[WSJ]

TIME Automotives

Tesla Slams N.J. Ban on Direct Car Sales

Elon Musk at the Tesla store at Westfield Stratford City retail complex in London, Oct. 24, 2013.
Elon Musk at the Tesla store at Westfield Stratford City retail complex in London, Oct. 24, 2013. Simon Dawson—Bloomberg/Getty Images

Elon Musk's electric car company is criticizing Gov. Chris Christie's administration and the state's motor vehicle commission for blocking automakers from selling cars directly to customers as Tesla does to cut down on costs to consumers

Electric car manufacturer Tesla Motors criticized New Jersey Governor Chris Christie’s administration and the state’s Motor Vehicle Commission for blocking auto companies from selling cars directly to consumers Thursday. As a result of the new rule passed earlier in the day, New Jersey residents will likely have to go out of state if they want to purchase a Tesla vehicle, unless the electric car maker changes to a dealership sales model.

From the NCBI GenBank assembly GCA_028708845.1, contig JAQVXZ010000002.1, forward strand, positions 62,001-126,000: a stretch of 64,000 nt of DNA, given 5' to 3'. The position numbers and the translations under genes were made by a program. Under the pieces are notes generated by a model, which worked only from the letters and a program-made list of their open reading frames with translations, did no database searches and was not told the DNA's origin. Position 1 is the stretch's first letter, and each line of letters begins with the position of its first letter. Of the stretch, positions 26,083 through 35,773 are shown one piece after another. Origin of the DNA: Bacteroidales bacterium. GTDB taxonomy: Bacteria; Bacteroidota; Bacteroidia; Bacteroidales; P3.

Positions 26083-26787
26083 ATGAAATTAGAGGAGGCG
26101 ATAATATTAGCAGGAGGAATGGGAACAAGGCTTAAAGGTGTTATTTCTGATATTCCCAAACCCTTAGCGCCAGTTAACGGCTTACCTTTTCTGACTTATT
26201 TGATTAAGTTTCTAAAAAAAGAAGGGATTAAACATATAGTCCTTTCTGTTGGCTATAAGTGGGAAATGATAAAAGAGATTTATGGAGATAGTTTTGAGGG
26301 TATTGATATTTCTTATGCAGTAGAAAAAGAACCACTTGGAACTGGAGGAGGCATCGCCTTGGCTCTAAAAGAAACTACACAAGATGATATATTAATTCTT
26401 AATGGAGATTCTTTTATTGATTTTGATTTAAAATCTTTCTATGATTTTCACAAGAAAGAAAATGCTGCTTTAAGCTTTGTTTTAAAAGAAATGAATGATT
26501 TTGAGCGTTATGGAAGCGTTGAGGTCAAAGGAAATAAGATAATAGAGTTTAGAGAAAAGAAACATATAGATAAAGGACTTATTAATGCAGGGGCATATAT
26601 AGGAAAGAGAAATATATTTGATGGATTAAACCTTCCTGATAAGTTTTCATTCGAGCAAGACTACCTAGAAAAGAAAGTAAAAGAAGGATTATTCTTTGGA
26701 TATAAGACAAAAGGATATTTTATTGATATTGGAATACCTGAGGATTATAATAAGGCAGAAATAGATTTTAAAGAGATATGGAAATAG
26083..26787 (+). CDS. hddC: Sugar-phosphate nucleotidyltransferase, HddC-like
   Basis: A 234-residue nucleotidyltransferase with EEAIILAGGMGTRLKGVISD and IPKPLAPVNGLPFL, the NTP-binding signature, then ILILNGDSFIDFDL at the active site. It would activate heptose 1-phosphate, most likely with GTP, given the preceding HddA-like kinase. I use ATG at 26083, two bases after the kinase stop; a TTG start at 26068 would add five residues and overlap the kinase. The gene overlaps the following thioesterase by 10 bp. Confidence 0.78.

“The Administration and the NJMVC are thwarting the Legislature and going beyond their authority to implement the state’s laws at the behest of a special interest group looking to protect its monopoly at the expense of New Jersey consumers,” the company said in a press release. “This is an affront to the very concept of a free market.”

Tesla sells cars directly to customers through retail locations it owns, whereas most car manufacturers rely on third party dealerships for sales. New Jersey is the third state to ban the direct car sales, according to TechCrunch. Texas and Arizona also ban the practice.

The New Jersey Coalition of Automotive Retailers, a car dealership advocacy group, supported the rule change.

Shares in the company slipped 1.85 percent during regular trading.